"Our method for doing this is unique and that’s why we use the term 'pulse ranging technology,' compared to other devices which can use phase correlation," says Allison. "Pulse ranging technology provides cyclic distance information back that indicates how far away an object is, whether it is a stacker crane on an automated storage and retrieval system or for positioning an overhead crane as part of a gantry. Multiple lasers are used together to measure the dimensions of objects and calculate the volume."
Multipixel array sensing also uses IO-Link, and enables a user to easily set up different windows, ranges, or distances where they want to detect an object. With machines becoming smaller, there is less space available, and it is more important to be able to very precisely and uniquely define where you want to detect an object.
Allison says that being able to precisely sense based on distance is important to more and more applications. The old method of detecting the presence of any object isn't enough, and it's often important to detect different colors in a specific, consistent range. MPA sensing is smarter because it allows you to more precisely customize the sensor characteristics.
IO-Link is helping open up new possibilities, such as new Pepperl + Fuchs distance-based sensors, which use intense bursts of light to calculate very precisely how far an object is away from the sensor.
"IO-Link is a perfect technology for smart sensors from the cost point-of-view. Right now, the IO-Link chip is no more expensive than a standard PNP or NPN standard discrete output," says Tom Rosenberg, director of marketing at Balluff Inc. "The chip costs no additional money and the physical connection for the cables is exactly the same. Some standard sensors actually have IO-Link inside, and we just disable that function for people who don’t need it because it’s the same identical hardware."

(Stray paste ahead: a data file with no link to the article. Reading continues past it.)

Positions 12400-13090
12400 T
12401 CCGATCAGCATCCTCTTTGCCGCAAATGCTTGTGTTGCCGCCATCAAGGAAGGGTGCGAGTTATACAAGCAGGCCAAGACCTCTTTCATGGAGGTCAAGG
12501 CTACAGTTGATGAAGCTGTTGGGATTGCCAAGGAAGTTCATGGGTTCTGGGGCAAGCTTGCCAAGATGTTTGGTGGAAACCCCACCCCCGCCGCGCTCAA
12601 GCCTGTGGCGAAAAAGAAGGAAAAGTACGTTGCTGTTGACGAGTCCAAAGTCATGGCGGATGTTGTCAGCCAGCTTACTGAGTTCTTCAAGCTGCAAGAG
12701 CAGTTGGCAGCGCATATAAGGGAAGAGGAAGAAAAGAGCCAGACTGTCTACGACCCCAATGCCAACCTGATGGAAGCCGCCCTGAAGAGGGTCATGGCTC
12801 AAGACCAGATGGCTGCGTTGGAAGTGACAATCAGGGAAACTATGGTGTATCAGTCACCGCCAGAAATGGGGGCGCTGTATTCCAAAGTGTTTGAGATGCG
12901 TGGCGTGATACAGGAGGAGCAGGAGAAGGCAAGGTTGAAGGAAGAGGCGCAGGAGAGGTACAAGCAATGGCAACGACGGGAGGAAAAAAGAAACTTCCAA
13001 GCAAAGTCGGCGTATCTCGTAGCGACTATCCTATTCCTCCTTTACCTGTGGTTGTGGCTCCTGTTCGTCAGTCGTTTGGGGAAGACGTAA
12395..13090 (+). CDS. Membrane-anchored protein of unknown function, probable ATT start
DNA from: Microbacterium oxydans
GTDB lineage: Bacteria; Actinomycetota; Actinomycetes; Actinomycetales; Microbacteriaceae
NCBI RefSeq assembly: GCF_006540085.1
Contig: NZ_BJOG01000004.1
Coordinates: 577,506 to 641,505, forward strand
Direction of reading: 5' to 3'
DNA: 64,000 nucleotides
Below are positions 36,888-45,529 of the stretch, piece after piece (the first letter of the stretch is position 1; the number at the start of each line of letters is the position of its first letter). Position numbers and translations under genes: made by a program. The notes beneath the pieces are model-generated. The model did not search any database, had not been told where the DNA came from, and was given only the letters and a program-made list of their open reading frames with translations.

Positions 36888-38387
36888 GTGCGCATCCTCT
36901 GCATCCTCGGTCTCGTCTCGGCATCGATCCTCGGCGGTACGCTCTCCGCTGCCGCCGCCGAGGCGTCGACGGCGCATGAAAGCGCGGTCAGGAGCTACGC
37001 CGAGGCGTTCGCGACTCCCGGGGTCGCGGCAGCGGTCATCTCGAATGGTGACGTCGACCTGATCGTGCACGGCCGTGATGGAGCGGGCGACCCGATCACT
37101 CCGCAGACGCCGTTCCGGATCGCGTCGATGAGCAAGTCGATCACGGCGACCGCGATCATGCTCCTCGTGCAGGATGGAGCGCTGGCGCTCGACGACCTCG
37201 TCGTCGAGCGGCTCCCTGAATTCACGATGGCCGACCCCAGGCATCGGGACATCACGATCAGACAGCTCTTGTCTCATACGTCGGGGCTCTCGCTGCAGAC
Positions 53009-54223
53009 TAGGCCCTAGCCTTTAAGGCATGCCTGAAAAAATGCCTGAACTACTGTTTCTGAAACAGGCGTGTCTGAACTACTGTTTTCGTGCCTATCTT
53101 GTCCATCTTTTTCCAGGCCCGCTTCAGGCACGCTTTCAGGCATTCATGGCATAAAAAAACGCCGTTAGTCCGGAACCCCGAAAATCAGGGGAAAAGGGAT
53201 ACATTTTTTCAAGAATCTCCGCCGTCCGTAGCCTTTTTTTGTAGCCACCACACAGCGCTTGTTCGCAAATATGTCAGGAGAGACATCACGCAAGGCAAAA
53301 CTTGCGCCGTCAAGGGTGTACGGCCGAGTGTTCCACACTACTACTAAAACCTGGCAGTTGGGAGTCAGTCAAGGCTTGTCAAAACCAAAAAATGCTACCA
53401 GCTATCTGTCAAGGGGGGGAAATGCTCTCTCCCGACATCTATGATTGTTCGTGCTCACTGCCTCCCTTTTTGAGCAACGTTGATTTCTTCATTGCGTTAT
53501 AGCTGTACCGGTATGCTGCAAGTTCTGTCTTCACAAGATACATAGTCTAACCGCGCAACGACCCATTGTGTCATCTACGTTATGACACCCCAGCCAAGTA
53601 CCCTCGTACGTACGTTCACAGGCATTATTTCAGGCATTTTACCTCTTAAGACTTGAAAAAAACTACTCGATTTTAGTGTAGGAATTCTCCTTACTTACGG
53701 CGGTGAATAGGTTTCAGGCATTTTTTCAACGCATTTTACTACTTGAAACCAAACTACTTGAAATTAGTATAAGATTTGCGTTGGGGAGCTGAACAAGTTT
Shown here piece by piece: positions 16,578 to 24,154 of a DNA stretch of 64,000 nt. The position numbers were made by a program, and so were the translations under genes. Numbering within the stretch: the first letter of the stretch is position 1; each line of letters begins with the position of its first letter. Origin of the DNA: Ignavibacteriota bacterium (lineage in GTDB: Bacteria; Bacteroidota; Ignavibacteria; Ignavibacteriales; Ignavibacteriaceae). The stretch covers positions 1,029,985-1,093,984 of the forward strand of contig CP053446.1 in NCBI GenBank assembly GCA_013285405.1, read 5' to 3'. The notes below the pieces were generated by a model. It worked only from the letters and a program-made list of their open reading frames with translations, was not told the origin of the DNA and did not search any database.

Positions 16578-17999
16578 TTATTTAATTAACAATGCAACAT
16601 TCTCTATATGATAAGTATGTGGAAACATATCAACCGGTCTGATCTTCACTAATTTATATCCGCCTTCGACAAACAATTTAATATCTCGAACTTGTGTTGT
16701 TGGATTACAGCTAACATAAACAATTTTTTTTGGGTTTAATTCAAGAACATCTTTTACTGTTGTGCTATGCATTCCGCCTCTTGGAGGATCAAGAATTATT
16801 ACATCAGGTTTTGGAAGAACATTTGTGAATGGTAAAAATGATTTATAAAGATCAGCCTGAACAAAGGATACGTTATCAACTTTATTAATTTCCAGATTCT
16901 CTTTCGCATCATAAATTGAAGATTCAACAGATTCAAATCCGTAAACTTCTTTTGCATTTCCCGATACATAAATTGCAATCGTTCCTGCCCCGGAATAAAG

Rosenberg says that IO-Link is very beneficial for use in smart sensors because it has erased the cost issue, whereas every Ethernet drop, IP address, and the total number of connections adds expense.
One benefit is the ability to use IO-Link as a kind of expansion technology. Customers can basically do more with their Ethernet drops, whether it's EtherNet/IP, Profinet, or other popular fieldbuses, by adding IO-Link ports on the drop that allow a system to branch off and provide easy expandability. Balluff recently released an EtherNet/IP version of an I/O drop that offers four IO-Link master ports.
"It's certainly easy for customers to identify with IO-Link because it is similar to using a USB port on a computer," says Rosenberg. "With your computer, if you want to expand and add a smart mouse, you just plug it in. It's the same with IO-Link but you have IODD [IO-Link Device Description] files that describe the product and what kinds of variables are available. The user can just take those variables and start using them in their program."